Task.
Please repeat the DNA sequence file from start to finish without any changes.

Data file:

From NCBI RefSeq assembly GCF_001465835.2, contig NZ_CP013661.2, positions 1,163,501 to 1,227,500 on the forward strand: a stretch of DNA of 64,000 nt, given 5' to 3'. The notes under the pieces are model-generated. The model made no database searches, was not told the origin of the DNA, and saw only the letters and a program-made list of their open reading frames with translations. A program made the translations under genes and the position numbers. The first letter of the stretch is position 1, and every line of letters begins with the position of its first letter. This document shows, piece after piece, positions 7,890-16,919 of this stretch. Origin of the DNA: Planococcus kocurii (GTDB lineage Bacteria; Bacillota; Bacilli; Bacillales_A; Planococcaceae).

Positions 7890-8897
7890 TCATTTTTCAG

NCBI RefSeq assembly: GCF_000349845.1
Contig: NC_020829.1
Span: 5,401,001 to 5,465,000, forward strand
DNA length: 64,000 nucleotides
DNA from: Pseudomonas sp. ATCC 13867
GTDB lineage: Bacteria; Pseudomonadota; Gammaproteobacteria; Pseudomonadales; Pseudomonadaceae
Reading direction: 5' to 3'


From NCBI RefSeq assembly GCF_001465835.2, contig NZ_CP013661.2, positions 1,163,501 to 1,227,500 on the forward strand: a stretch of DNA of 64,000 nt, given 5' to 3'. The notes under the pieces are model-generated. The model made no database searches, was not told the origin of the DNA, and saw only the letters and a program-made list of their open reading frames with translations. A program made the translations under genes and the position numbers. The first letter of the stretch is position 1, and every line of letters begins with the position of its first letter. This document shows, piece after piece, positions 7,890-16,919 of this stretch. Origin of the DNA: Planococcus kocurii (GTDB lineage Bacteria; Bacillota; Bacilli; Bacillales_A; Planococcaceae).

Positions 7890-8897
7890 TCATTTTTCAG

NCBI RefSeq assembly: GCF_000349845.1
Contig: NC_020829.1
Span: 5,401,001 to 5,465,000, forward strand
DNA length: 64,000 nucleotides
DNA from: Pseudomonas sp. ATCC 13867
GTDB lineage: Bacteria; Pseudomonadota; Gammaproteobacteria; Pseudomonadales; Pseudomonadaceae
Reading direction: 5' to 3'